Photo: Sarah Lee
There are times when I look back at photos of my eight year old self and I want to interrogate my mother as to what she was thinking when she placed me in multicoloured cycling shorts, baggy grey sports jackets or matching denim jeans and shirt. In fashion terms, being a child of the eighties certainly leaves a very distinguishable trademark.
However, once I pause for a moment I realize how lucky I am that I grew up in an age where young girls didn't have to be constantly anxious about whether their outfit was "fashionable" or whether they were as adventurous as their peers. Nowadays, young girls are bombarded with messages that encourage premature sexualisation, through TV, magazines, clothes and accessories. With every passing year it seems as though these messages aim to target increasingly younger girls with Primark recently introducing a T-shirt for three year olds that bears the slogan "Future WAG."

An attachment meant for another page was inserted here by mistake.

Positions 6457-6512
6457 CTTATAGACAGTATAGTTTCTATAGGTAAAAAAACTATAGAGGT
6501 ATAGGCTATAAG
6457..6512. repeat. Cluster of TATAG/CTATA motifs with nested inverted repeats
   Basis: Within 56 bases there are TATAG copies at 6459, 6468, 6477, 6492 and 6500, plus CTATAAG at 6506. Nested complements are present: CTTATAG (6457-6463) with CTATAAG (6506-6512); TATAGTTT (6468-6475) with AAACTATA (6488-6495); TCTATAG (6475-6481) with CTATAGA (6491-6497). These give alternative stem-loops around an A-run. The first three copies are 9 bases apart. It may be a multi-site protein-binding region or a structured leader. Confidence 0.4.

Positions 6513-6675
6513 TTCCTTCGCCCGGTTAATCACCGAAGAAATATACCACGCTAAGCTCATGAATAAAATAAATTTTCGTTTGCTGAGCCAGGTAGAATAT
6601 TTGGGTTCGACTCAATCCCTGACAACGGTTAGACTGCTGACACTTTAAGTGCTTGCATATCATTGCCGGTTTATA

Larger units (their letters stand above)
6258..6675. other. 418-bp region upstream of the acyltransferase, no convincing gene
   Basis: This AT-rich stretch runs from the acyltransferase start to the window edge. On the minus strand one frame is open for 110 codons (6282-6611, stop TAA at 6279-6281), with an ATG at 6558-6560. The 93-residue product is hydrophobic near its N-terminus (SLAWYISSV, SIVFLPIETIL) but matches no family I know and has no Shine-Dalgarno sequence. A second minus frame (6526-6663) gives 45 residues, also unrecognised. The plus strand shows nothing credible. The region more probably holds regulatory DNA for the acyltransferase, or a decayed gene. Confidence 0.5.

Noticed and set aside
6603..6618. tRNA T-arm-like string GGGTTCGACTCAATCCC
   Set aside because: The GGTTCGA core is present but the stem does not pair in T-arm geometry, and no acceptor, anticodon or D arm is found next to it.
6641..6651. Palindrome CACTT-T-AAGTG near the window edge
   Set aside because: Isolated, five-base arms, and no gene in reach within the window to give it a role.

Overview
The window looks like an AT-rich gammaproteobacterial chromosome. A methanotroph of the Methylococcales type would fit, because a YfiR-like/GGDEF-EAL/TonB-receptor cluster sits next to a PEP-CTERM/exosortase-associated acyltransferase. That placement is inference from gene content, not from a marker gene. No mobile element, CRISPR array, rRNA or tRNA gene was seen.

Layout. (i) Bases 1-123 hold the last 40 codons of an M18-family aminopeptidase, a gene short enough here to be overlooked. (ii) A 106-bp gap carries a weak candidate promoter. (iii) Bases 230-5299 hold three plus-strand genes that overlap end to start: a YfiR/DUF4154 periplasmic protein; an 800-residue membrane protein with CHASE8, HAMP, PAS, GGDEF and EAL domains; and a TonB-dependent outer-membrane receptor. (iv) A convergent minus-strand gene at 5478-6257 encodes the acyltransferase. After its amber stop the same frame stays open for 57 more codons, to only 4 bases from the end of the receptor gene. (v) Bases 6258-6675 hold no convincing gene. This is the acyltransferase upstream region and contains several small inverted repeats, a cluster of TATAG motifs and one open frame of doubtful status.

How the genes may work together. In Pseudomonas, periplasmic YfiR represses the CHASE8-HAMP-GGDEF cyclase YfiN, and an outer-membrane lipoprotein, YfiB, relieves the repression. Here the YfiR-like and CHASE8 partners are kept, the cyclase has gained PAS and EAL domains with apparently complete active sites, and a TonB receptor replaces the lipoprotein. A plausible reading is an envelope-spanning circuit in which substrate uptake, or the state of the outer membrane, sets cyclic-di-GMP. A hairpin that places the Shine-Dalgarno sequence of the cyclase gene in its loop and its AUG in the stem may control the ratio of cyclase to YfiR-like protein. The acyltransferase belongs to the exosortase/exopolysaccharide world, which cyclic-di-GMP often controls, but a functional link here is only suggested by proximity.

It is well known that a child's early development is absolutely crucial for shaping their future personality, attitudes, and aspirations and I shudder to think what effects these messages may have on young girls' later lives. What will happen to young girls who are offered "role models" such as Paris Hilton and Britney Spears and who are encouraged to aspire to the life of a footballer's girlfriend? Sadly, there is a market for these items. Parents are buying high heels or bikinis for their seven year-old daughters, and even younger. Our society is so accustomed to the sexualisation of women and young girls that many people no longer question it.
Thankfully, organizations like Mumsnet have put pressure on retailers to withdraw merchandise which overtly sexualize young girls, and although it will take more than this to alter the widespread sexualisation of women and girls in our society it is a welcome step in the right direction.
Girl Museum Inc.